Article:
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You probably heard the phrase ”zero waste” multiple times already.
As a matter of fact, the zero waste movement is gaining popularity, more than ever! Unfortunately, some of the main reasons behind that are quite disturbing.
Let me guess…
I assume you saw plenty of pictures around the social media showing beaches, filled with trash, the turtle with a straw stuck up in its nose, animals corpses with tons of plastic inside them, etc.
We can all agree that disposing of waste has huge environmental impacts and can cause serious problems…
If this fact is disturbing you and you want to CHANGE THINGS, then stick with me for a bit longer!
First off, let’s define what EXACTLY is ”zero waste”?
Zero waste is philosophy, an ethical, economical and efficient GOAL, that encourages all products to be reused and no trash to be burned or sent to the landfills or the ocean.
The intention is to reduce what we need, to reuse as much as possible, to recycle as little as possible (as the goal is to produce close to NONE trash) and lastly, to compost anything that we cannot recycle.
Simply put, the aim is NOTHING to be sent to the landfills/oceans.
Uh, does sounds a bit overwhelming?
Don’t worry – it isn’t! The only thing that you will need in this journey is your will to change to more sustainable choices, and to remember that it won’t happen overnight!
So, with that said, let’s dive into the concept of zero waste a bit deeper and observe the most common questions!
We will cover the following:
What is the concept of zero waste? (the 5R’s)
Is recycling considered zero waste?
How does zero waste help the environment?
Who started the zero waste movement?
1. What is the concept of zero waste?
There are plenty of ways to describe the concept of zero waste. But it is simply a ”no-waste” approach that is sustainable for us and for the environment.
What is more, it is literally reconsidering and changing our way of consuming.
Zero waste encourages you to start making conscious decisions about the materials we buy.
Rather than using something once/or for a very short period of time/ and throwing it away, we should value all resources and we should shift our consumption purchases into more sustainable and eco-friendly.
Furthermore, there is the 5R’s of the zero waste lifestyle, coined by Bea Johnson – the author of Zero Waste Home:
It is quite straight forward – refuse the things that you don’t need!
What could that be?
1) Single-use products such as plastic straws, bags, cups or cutlery, paper for wrapping food, napkins, receipts, etc.
Always have a reusable bag with you and simply say ”no, thanks” to all the unnecessary stuff.
2) Freebies such as stickers, pens, brochures, visit cards, etc
Even though it can be challenging, especially at the beginning to say ”no”, just remember that you are NOT RUDE by avoiding things or situations that simply don’t serve you and that don’t aline with your values.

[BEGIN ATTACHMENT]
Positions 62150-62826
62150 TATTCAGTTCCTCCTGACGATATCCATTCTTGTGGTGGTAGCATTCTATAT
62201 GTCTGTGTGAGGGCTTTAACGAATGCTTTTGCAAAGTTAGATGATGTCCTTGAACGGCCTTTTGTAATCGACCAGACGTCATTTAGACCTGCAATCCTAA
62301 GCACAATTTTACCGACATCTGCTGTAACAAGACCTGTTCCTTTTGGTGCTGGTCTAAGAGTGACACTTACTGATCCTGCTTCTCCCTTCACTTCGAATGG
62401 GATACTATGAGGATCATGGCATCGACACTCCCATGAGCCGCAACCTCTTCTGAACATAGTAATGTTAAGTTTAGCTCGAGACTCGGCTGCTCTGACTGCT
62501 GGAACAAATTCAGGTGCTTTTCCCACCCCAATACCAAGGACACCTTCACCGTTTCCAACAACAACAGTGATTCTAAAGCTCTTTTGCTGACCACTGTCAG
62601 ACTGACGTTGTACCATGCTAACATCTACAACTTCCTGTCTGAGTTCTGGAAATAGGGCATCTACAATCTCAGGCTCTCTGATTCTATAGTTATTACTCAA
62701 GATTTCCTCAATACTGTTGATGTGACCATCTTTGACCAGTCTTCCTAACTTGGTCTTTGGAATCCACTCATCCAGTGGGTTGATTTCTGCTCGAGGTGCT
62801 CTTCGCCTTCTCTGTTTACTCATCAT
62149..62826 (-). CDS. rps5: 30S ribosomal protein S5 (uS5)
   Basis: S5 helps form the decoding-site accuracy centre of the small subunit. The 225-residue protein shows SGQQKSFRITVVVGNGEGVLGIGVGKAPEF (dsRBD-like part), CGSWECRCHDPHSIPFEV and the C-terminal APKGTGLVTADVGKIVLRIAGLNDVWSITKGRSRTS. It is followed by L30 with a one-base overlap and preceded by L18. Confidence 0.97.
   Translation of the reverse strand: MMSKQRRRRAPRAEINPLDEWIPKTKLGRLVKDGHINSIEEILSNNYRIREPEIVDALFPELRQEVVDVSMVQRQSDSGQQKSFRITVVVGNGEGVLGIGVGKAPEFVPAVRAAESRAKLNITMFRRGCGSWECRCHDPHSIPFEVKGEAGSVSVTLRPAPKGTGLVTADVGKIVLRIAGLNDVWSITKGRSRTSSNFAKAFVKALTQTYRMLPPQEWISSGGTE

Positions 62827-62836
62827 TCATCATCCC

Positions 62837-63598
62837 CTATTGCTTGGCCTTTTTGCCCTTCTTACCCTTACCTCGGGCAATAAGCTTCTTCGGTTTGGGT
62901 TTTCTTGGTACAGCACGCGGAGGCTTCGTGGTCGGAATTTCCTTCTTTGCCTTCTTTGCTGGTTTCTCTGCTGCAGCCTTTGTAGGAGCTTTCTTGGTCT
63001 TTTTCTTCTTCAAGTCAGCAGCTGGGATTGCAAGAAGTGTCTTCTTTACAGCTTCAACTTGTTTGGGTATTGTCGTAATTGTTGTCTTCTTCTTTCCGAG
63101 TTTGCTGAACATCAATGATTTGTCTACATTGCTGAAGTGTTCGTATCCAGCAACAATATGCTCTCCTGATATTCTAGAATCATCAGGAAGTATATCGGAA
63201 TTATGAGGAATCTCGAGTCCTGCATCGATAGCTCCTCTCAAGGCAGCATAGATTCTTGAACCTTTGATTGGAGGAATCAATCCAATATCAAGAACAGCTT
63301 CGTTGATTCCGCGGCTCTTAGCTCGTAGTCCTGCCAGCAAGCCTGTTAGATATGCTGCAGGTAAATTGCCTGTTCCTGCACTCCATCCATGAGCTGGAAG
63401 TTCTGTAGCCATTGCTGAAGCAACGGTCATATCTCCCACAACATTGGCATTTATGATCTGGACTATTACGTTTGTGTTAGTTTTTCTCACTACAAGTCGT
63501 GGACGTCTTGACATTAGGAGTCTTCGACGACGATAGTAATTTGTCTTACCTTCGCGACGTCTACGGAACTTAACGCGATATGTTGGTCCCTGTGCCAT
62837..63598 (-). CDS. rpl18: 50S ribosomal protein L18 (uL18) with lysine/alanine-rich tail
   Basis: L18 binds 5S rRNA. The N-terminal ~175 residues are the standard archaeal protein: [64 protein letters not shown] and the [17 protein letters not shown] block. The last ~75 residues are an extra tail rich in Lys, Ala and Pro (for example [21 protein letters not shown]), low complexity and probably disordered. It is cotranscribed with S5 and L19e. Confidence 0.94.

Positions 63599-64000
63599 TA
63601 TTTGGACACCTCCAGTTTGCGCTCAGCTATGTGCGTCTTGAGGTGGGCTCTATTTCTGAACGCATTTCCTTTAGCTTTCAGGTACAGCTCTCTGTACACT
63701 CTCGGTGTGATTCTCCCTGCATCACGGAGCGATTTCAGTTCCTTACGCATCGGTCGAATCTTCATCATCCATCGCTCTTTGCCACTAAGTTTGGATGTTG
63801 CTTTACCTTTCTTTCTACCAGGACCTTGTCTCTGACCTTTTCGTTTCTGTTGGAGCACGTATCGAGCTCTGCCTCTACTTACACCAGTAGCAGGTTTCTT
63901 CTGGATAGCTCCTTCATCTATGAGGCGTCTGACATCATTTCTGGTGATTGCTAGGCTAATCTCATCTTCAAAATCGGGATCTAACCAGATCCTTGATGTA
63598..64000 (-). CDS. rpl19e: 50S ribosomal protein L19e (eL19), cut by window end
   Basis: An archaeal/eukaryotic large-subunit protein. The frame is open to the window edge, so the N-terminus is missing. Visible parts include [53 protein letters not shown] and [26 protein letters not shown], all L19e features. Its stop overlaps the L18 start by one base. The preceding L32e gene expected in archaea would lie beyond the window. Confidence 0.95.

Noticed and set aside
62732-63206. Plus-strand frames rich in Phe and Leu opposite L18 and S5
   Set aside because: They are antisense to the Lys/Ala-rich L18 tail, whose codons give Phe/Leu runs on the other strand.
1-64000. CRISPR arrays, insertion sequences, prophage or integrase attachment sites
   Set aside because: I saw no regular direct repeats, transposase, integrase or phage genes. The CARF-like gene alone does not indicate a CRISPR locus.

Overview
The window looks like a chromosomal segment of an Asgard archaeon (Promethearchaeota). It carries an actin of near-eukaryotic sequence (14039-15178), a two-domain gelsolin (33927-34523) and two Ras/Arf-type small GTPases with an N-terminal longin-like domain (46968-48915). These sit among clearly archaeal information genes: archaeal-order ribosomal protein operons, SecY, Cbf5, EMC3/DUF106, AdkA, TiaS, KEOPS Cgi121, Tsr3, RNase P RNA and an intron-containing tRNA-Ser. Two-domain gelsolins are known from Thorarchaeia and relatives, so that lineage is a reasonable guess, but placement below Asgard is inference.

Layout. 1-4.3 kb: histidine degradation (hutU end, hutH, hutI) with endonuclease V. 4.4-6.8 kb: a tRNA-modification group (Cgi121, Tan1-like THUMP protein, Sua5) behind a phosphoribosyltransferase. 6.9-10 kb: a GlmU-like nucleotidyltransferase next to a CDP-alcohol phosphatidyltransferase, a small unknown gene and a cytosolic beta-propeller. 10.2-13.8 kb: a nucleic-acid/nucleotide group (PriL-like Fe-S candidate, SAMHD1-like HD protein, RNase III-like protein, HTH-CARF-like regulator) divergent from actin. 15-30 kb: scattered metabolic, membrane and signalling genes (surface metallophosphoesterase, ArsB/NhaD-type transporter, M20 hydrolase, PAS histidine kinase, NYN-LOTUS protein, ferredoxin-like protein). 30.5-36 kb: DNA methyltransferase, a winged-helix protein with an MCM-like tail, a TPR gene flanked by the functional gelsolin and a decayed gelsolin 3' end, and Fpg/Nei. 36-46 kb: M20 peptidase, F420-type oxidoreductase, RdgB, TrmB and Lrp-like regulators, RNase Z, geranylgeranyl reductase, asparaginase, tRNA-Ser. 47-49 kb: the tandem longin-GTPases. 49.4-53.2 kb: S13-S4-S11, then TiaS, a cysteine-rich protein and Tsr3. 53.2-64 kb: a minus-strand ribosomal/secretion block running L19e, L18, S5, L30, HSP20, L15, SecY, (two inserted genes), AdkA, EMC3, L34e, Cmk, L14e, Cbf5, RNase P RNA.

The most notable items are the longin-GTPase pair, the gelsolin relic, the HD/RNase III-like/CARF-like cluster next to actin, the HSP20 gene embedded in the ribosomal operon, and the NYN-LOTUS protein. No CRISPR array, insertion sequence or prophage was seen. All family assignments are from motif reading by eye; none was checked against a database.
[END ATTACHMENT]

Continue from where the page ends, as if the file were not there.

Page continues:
Have a friendly voice and do not overthink – just say that you don’t really need whatever they are offering to you.
As a matter of fact, if the person is curious why you refuse, it might be a great opportunity to explain and share about zero waste, which may spark an interest and it can even motivate the X person to learn more about it!
For business cards, you can simply take a picture with your phone, so you can still accept the information, however without the physical item!
3) Junk mail
A simple solution is to put a sign saying that you only want ”Addressed mail only” or you can even return or contact the sender.
4) Unsustainable businesses
As a matter of fact, you may decide to rethink if you want to support the huge companies and fast food restaurants, that are using a lot of plastic and disposable materials, which often end in the landfill or ocean.
Look around and find some local small places, such as coffee shops who opposes the use of disposables! You will be surprised to find some amazing alternatives out there!
Let’s be honest, how much of your clothes in your wardrobe you really use?
And overall, how many things you use on a daily basis in your house?
At least for me, I know that I have plenty of clothes and things that I used a few times and that was it.
Now, all of these things are collecting dust and are completely unused. Well, not for too long!
Luckily, there are ways to reduce and decrease your consumption.
The best way to transit into a zero waste lifestyle is to STOP buying on an impulse and be conscious of each decision, even if it is small!
And do you want to hear the good news?
Reducing your general consumption will be easy if you want to start a zero-waste lifestyle… why?
Well, simply because almost everything (especially in the supermarket) comes packaged in plastic.
So you will need to find some alternatives, such as:
– a food market where people don’t wrap everything in plastic
– bulk shops, from where you can get your nuts, grains, and pasta!
– second-hand stores for some awesome clothes, when needed
– the last which is one of my favorites: learn how to make your OWN stuff (shampoos, deodorants, toothpaste, food goodies that you can’t find without plastic packaging, etc.)
So, going forward, what MORE can you do in order to reduce your consumption?
Sell, donate, recycle, compost everything you don’t need.
Then, review your previous consumption and figure out what made you buy them.
Furthermore, decrease your future consumption:
– by eliminating the activities that lead to consumption
– by taking more mindful and conscious decisions
3. Reuse (+repair)
This one is all about shifting up disposable things for reusable, eco-friendly and permanent options!